Flat out or clipped in?

The clips vs flats argument has been going on for years – but which pedal type is best?

The first mountain bikes used simple ‘bear trap’ pedals with a serrated cage. While they worked well enough with the right shoes, a quest for better pedalling efficiency and more secure footing led to us borrowing toe-clips and straps from our skinny-wheeled cousins. Off road these were petrifying, because you were literally strapped to the bike, but they did make climbing and rough terrain easier.


Thankfully Shimano soon stepped in with the first ‘clipless’ SPD (Shimano Pedalling Dynamics) pedal – a compact design with a jaw that locked into a special cleat fixed to the rider’s shoe. To release from the pedal you simply had to twist your heel to the side. Being able to pedal over rough ground without your feet bouncing off the pedals yet still easily unclip when needed changed everything, taming the handling of some pretty poor early bike designs and helping the rider to feel at one with their bike.

Related: BikeRadar battle – mountain bike pedals

But then, just as it looked like everyone would move over to clips, new sticky-soled shoes and grippier pedals with long pins and concave platforms earned flat pedals a new generation of fans.

What’s best?

Until a few years ago flat pedals held their own in the elite downhill racing ranks, thanks to the influence that Australian riders Chris Kovarik, Nathan Rennie and Sam Hill brought to the table in around 2002. When tracks got steep, loose and dangerous, the flat pedal riding style came into its own and these guys excelled, recording some of the largest ever winning margins.  

But as race results have got closer, riders have been looking to attain every possible advantage. Bike designs have tightened up, training regimes have got serious and even riders who previously swore by flats have been dabbling with clipless pedals. But who cares what the pros use – you need to find out what works for you.

The clipped-in pro – Danny Hart

Famous for his on-the-edge riding style, Danny became world champ in 2011 on the most technically demanding track ever – Champéry, Switzerland – in terrible conditions.

Danny hart has been riding clipped in from an early age: danny hart has been riding clipped in from an early age

Danny Hart has been riding clipped in from an early age

What do you think about flat pedals?

I’ve just been to Morzine, France, where I tried flats for a long period for the first time. I had lots of fun but found it quite hard to get used to the pedals. I didn’t realise how much I use my feet to turn the bike with clips. On the steeper stuff, it’s much harder to put the bike where you want to with flats.  

You have a pretty wild riding style – one that people would typically associate with flat pedals…

From day one I’ve never ridden flats. I came straight from BMX, where I’d been riding clips from the age of eight, so when I swapped to DH it was normal to ride clips. The way I make them work is by using my feet a lot – I can put the bike wherever I want to, pretty much, by keeping my feet up as much as possible. I move around quite a lot on the bike and put my weight in the right place to make my tyres dig in for traction.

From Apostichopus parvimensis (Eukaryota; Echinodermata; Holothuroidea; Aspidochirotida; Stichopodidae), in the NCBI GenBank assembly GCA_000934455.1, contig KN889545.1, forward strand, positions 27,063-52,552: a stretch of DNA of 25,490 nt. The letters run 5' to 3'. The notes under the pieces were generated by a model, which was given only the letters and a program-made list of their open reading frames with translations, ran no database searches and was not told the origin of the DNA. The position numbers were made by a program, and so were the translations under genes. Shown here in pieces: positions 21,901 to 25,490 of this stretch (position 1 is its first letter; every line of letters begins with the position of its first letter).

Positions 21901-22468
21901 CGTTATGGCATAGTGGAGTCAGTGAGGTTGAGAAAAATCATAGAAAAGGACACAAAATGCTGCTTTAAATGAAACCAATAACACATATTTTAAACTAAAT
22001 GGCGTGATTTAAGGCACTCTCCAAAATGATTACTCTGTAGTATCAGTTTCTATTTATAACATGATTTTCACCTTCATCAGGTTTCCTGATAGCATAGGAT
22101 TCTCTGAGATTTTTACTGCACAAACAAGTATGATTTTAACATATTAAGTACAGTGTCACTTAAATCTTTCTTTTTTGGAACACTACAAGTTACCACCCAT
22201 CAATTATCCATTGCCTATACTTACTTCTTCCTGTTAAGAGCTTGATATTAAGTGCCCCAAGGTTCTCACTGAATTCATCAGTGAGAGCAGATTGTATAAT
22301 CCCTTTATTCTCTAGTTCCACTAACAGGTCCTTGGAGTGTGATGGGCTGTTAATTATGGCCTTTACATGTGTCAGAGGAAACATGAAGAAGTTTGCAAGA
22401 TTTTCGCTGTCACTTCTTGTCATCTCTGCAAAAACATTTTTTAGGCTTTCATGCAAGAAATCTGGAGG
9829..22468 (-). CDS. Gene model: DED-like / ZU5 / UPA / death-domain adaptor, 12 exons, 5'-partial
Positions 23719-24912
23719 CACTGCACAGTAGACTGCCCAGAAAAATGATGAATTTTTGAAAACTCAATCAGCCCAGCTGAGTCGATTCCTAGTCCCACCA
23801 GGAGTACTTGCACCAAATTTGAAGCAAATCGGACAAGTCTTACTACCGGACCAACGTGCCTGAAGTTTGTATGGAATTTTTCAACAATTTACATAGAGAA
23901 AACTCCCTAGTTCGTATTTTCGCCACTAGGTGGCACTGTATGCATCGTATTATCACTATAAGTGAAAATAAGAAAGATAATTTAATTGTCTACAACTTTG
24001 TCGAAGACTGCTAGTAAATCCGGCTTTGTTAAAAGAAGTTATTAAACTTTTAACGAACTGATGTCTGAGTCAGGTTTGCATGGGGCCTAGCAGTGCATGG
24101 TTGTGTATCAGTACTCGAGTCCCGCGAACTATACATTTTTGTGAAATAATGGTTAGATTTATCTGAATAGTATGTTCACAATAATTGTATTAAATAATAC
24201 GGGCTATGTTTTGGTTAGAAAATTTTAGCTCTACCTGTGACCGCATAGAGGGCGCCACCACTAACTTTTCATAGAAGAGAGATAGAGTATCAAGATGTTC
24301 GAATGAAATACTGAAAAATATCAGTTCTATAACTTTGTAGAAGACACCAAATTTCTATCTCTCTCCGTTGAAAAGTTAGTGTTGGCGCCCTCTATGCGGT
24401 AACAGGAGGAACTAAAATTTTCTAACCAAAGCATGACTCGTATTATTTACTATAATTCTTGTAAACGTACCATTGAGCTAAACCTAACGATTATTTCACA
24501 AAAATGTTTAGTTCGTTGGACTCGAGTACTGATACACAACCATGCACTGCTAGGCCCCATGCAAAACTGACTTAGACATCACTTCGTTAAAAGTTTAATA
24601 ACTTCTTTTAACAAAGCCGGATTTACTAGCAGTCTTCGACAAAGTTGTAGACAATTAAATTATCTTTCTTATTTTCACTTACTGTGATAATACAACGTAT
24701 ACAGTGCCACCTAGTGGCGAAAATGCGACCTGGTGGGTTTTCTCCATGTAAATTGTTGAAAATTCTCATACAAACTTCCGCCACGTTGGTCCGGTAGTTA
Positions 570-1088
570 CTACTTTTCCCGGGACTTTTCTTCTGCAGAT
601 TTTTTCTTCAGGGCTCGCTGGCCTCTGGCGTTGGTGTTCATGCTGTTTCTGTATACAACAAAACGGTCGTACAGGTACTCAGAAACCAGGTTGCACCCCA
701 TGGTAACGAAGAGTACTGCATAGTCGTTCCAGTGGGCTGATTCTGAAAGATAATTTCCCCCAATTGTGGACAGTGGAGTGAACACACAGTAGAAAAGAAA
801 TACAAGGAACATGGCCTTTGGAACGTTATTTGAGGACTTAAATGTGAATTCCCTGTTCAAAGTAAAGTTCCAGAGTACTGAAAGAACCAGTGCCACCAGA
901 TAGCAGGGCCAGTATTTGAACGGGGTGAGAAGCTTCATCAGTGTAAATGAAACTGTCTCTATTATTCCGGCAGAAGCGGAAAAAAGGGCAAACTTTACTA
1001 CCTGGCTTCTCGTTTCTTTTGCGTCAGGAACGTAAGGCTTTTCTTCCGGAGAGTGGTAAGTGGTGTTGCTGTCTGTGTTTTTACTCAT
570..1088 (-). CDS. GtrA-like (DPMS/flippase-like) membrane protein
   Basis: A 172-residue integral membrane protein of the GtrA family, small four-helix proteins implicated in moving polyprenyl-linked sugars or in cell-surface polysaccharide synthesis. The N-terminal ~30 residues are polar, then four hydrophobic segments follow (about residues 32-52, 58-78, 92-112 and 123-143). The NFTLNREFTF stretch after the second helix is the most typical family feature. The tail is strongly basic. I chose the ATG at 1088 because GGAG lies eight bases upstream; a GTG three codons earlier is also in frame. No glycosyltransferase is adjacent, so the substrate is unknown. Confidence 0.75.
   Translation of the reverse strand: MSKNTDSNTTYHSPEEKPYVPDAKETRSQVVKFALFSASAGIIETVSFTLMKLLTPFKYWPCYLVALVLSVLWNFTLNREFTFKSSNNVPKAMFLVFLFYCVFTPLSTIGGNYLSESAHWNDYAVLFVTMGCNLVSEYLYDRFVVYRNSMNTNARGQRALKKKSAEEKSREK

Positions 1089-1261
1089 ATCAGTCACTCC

Why do you think clipless pedals are better for DH racing?

They allow you to be a lot more efficient on the bike because you can pedal in a circle. You also always know your feet are in a good position. I found that with flats I had to push quite a big gear, while with clips I can spin at a good cadence.

The flat pedal pro – Joe Smith

Joe is one of the few World Cup racers who still uses flat pedals, and he does so to great effect, making light work of gnarly sections where others back off.

World cup dh racer joe smith is a flat pedal devotee: world cup dh racer joe smith is a flat pedal devotee

World cup DH racer Joe Smith is a flat pedal devotee

What is it about flat pedals that works for you?

I’ve found that the steeper, more technical tracks with lots of corners are where I excel. Riding with flat pedals gives me the confidence to push harder in these sections.

Are there areas where flat pedals are a disadvantage?

There are the obvious things like pedalling, where I think flats must be a disadvantage. I’ve tried to work on technique to minimise this and I feel I can make up more time in the other parts of the tracks than I lose in the pedalling sections.

Do clipless pedals seem like a good idea to you?

I’ve tried clips a couple of times, even using them for most of 2013, and found them very good in certain circumstances. But ultimately, it’s down to personal preference and I prefer flats.

Would you advise people to try flats?

Riding with flat pedals helps a lot in the beginning when you’re learning how to jump, manual, corner and bunnyhop. These are all essential riding techniques and being able to do them on flat pedals will allow you to transfer those skills into all the different areas of mountain biking.

Clipless pedals pros and cons


  • Bike becomes an extension of you
  • Increased confidence because you can’t bounce off the pedals
  • Dedicated shoes offer higher performance
  • Pedalling becomes more efficient because you can pull up as well as push down


  • Can encourage bad habits if skills aren’t developed on flat pedals first
  • Need dedicated shoes
  • Can make it scary to commit in gnarly terrain

Flat pedals pros and cons


  • Freedom of movement on the bike
  • Increased confidence because you’re not attached to the bike
  • Don’t need dedicated riding shoes
  • Encourages good technique


  • Harder to pedal on rough terrain
  • Rough terrain can unseat your foot
  • Easy to slip a pedal and injure your leg
  • Only the downstroke is effective when pedalling